Broad Area Colloquium For AI-Geometry-Graphics-Robotics-Vision
(CS 528)

Modeling Displays and the Human Eye

Michael Deering
October 3, 2005, 4:15PM
Hewlett (TCSeq) 200


This talk will describe a simulation of modern display devices projecting light onto a new synthetic model of human eye cones. In a first step all 5 million cones in the human retina are grown in a mosaic simulation based on known biological data. The optical simulation is carried out at a deep level, with each individual photon emitted by a display device effectively modeled as a wavefront shape through the eye's optical system, and then interacting with a per-cone custom aperture shape before possible photoisomerization. The model is intended to be used to better understand the interaction between display pixel spatial-temporal structure and human perceptual resolution. This talk is the extended version of my SIGGRAPH 2005 paper presentation "A Photon Accurate Model of the Human Eye" plus my SIGGRAPH 2005 sketch presentation "A Human Eye Retinal Cone Synthesizer".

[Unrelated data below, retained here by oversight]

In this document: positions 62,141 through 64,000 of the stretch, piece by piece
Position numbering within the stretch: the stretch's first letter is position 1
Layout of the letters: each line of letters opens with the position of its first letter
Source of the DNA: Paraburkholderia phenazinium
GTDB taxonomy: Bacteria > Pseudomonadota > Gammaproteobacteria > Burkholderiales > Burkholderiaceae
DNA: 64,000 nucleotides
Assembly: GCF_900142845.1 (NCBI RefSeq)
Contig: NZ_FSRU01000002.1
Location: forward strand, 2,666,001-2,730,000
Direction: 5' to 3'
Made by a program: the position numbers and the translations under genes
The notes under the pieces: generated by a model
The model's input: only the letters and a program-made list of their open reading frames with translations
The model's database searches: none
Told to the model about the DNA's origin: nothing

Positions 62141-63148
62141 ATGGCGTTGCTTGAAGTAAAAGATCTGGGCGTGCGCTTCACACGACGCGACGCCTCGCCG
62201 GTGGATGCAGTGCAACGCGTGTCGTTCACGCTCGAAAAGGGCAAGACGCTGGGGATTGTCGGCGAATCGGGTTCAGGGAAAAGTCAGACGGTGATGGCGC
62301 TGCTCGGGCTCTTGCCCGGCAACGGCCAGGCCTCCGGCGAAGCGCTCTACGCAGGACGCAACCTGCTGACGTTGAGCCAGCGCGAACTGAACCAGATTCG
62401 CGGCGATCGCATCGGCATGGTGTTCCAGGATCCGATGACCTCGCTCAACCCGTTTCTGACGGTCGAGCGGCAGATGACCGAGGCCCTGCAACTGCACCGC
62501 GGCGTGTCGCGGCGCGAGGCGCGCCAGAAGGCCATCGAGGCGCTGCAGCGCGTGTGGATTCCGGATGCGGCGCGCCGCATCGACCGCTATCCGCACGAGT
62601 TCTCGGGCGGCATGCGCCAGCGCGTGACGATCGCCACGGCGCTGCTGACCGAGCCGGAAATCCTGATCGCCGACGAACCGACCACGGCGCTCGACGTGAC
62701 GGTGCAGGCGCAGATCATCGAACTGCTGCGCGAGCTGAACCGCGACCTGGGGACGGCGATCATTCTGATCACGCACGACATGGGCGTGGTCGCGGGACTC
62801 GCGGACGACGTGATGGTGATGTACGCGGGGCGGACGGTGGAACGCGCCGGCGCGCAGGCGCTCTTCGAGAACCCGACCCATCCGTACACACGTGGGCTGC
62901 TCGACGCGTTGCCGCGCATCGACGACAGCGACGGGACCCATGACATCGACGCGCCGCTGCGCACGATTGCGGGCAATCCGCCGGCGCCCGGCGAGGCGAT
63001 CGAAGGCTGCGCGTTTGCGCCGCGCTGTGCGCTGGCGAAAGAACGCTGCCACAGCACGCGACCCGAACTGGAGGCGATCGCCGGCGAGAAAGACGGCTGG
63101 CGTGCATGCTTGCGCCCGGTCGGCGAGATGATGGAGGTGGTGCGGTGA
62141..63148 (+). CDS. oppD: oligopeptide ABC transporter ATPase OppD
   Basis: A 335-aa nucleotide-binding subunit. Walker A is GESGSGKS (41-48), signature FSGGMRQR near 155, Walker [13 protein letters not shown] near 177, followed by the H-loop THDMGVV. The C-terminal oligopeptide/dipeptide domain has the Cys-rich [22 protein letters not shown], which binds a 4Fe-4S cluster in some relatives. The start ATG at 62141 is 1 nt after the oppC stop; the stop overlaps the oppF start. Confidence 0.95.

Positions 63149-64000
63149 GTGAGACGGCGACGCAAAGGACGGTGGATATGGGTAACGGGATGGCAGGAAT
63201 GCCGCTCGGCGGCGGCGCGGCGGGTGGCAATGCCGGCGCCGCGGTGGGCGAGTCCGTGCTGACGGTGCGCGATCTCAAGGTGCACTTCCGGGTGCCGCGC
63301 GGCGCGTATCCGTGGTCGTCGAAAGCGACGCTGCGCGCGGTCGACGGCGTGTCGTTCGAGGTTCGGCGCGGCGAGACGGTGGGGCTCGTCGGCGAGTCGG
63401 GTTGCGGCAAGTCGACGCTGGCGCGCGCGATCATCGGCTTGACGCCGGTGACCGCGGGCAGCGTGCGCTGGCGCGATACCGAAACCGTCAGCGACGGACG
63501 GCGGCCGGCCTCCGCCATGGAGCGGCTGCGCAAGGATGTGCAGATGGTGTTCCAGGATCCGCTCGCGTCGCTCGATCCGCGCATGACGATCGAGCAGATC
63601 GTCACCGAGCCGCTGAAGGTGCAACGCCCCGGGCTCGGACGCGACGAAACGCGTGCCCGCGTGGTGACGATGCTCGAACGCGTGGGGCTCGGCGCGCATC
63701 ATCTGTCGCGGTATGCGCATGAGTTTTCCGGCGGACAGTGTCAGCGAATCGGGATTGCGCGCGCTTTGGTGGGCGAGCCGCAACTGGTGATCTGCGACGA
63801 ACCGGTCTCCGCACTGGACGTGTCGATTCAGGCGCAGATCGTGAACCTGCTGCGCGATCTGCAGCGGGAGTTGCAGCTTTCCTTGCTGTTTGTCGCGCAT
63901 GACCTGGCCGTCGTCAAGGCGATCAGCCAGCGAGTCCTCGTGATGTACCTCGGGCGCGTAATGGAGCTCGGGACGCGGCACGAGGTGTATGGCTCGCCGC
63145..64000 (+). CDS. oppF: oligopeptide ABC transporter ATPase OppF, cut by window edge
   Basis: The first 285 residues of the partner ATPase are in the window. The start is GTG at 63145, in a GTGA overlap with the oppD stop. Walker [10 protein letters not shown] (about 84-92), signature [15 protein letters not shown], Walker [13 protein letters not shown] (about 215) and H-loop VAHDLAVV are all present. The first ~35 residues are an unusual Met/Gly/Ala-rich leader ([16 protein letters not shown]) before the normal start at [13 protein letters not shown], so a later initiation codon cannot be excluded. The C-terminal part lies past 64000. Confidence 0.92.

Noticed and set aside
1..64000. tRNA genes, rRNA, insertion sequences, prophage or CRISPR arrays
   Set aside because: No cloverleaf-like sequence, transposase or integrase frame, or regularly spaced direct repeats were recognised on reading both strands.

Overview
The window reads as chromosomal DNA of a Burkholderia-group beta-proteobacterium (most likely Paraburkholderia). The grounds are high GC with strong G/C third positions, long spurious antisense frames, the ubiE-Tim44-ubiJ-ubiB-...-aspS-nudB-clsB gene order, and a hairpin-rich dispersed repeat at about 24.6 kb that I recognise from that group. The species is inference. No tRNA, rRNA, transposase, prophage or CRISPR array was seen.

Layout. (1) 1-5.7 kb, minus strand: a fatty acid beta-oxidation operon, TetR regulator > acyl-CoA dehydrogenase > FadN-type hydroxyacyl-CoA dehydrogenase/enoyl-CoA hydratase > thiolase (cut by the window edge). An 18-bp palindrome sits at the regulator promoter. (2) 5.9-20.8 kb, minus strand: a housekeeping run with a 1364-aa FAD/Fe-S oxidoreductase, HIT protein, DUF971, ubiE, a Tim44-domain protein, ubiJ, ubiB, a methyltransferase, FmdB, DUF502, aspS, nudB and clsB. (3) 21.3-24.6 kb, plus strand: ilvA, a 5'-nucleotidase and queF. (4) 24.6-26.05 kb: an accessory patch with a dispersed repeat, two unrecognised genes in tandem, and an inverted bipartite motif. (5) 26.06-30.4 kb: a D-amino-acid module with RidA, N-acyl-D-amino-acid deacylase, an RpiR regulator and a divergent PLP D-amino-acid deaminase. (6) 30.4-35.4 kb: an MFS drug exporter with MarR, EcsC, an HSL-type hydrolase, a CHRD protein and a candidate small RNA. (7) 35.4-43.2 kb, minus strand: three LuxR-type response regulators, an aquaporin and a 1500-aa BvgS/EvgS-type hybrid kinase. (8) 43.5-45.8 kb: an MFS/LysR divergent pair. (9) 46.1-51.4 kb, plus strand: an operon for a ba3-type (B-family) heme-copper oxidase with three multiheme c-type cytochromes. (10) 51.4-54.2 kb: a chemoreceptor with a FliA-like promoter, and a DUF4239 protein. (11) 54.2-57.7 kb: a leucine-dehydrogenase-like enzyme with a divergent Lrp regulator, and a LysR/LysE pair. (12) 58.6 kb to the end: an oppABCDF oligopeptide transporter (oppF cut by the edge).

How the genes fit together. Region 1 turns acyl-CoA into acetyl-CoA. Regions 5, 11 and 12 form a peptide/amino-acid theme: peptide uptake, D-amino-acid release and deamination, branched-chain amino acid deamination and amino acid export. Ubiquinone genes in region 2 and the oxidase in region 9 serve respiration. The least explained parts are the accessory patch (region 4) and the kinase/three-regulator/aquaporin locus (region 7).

About the Speaker

Dr. Deering was the chief architect of a series of 3D graphics accelerators at Sun Microsystems from 1988 through 2001. At Sun he also built a number of custom virtual reality display environments. He is credited with inventing the concept of compressed geometry, and co-inventing the concept of immersive projective head-tracked stereo virtual environments. Before Sun he worked at Schlumberger Palo Alto Research, and designed a number of imaging products for associated companies: Benson, Applicon, and Fairchild Semiconductor. He received an A.B. and a Ph.D. in Computer Science from U.C. Berkeley in 1978 and 1981, respectively. Since 2002 his work has been focused on improving rendering and display devices through a better understanding of how the human eye really works. He is the named inventor or co-inventor on 103 issued U.S. patents.


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